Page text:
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Look at this code snippet:

Size::Size(int iSetWidth, int iSetHeight)
:iWidth(iSetWidth),
iHeight(iSetHeight)
{
}

Supposedly, this means the same thing as:

Size::Size(int iSetWidth, int iSetHeight)
{
    iWidth=iSetWidth;
    iHeight=iSetHeight;
}

Why would you use the former or the latter? And what is the name of the former?

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3 Answers 3

up vote 17 down vote accepted

No, they don't mean exactly the same.

When a constructor is executed, before entering the code block (the code between the curly braces), it constructs all object data members. What you do in the initializers (the code after the colon and before the curly braces) is to specify which constructors to use for those members. If you don't specify a constructor for a specific data member, the default constructor will be used.

So, if you use the initialization list (first example), the right constructors will be used for each member and no additional code is necessary. If you don't, first the default constructor is used and then the code inside the curly braces is executed.

In summary:

  1. In your first example, each member is initialised using the appropriate constructor, probably the copy constructor.
  2. In your second example, each member is constructed using the default constructor, and then some additional code is executed to initialise it, probably the assignment operator.

EDIT: Sorry, forgot to answer your questions in the last line.

The name of the code between the colon and the curly braces is initialisation list.

If you know which is the right constructor for a variable or data member, by all means use it. This is the reason why most classes have different constructors instead of just a default constructor. So you are better off using the initialization list.

The initialisation list is almost never slower than the other technique, and can easily be faster. A well known rule when writing code is "don't optimize prematurely", but there is a not so well known counterpart: don't pessimize prematurely. If you have two options for writing a piece of code and one of them can be better than the other, but does not involve additional work or complexity, use it. In your example there is no difference, since you are using a built-in type (int). But if you were using classes, there would be a difference, so get used to the initialization list.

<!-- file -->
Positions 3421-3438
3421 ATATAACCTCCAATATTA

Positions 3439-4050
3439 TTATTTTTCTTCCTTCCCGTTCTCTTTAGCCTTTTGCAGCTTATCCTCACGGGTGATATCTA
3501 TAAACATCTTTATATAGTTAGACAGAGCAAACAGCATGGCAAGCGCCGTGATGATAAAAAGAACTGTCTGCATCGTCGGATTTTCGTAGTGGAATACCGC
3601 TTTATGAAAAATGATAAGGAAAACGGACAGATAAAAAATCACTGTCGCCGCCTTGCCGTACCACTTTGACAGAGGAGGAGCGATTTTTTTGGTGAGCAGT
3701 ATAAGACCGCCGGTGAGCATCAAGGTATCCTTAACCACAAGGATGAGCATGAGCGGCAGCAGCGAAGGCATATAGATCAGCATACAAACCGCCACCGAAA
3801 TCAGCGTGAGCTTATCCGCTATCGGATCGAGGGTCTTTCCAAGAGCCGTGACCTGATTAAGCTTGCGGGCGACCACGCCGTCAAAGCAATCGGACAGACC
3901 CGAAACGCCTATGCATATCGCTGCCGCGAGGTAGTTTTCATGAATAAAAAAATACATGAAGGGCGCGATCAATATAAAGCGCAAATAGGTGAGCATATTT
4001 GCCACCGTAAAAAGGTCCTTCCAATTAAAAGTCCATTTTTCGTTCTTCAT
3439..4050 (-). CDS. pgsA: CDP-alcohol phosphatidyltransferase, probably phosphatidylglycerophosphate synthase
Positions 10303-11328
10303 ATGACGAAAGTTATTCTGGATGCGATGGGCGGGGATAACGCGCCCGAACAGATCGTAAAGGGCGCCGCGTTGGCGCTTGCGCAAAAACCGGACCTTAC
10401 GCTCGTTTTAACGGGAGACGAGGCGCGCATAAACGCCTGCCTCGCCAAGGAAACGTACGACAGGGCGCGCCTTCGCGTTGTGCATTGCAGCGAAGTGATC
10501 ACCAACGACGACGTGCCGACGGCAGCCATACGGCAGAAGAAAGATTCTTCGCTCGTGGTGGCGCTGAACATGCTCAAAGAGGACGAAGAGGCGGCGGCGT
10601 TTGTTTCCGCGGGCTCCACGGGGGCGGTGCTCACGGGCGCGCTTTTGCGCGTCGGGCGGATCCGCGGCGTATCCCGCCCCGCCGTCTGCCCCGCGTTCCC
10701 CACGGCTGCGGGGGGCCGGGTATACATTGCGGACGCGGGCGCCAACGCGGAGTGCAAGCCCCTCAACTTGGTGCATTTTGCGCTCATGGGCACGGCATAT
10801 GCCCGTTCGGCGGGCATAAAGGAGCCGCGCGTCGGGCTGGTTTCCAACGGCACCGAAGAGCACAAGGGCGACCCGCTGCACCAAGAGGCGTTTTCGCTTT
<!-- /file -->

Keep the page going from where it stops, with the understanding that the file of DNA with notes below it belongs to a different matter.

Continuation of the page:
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1  
In addition to what Gorpik wrote (+1 from me for that, BTW): In languages such as Java and C#, where all variables are references, this doesn't matter, because member initialization is just an address assignment anyway. In C++, class data members are often genuine objects, that are initialized in-place, rather than references (pointers) initialized to refer to objects on the heap. For example, for a reasonable implementation of std::string, default-initialization followed by assignment might be significantly slower than initialization with the right data immediately. –  sbi Sep 2 '10 at 11:09
    
@sbi: Not all variables are references in C#. The language has value-types as well :) –  jalf Sep 2 '10 at 12:04
    
@jalf: I was deliberately simplifying things a bit. –  sbi Sep 2 '10 at 19:18

THe former is called initilazation lists. You can get plentyof articles for that.

The particular reasons for using intializer lists are given here http://www.learncpp.com/cpp-tutorial/101-constructor-initialization-lists/

You can refer Effective C++ to get full insight into intializer lists. Hope it is clear.

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2  
Like this. –  Péter Török Sep 2 '10 at 10:05
    
^^ very much this ^^ –  Philip Potter Sep 2 '10 at 10:07

BTW, Bjarne Stroustrup said in The C++ Programming Language that some efficiency may be gained with initialization list and he recommended us to use initialization list!

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1  
If you can provide a reference for that, you might get some upvotes –  Chris McCauley Aug 20 '12 at 12:55

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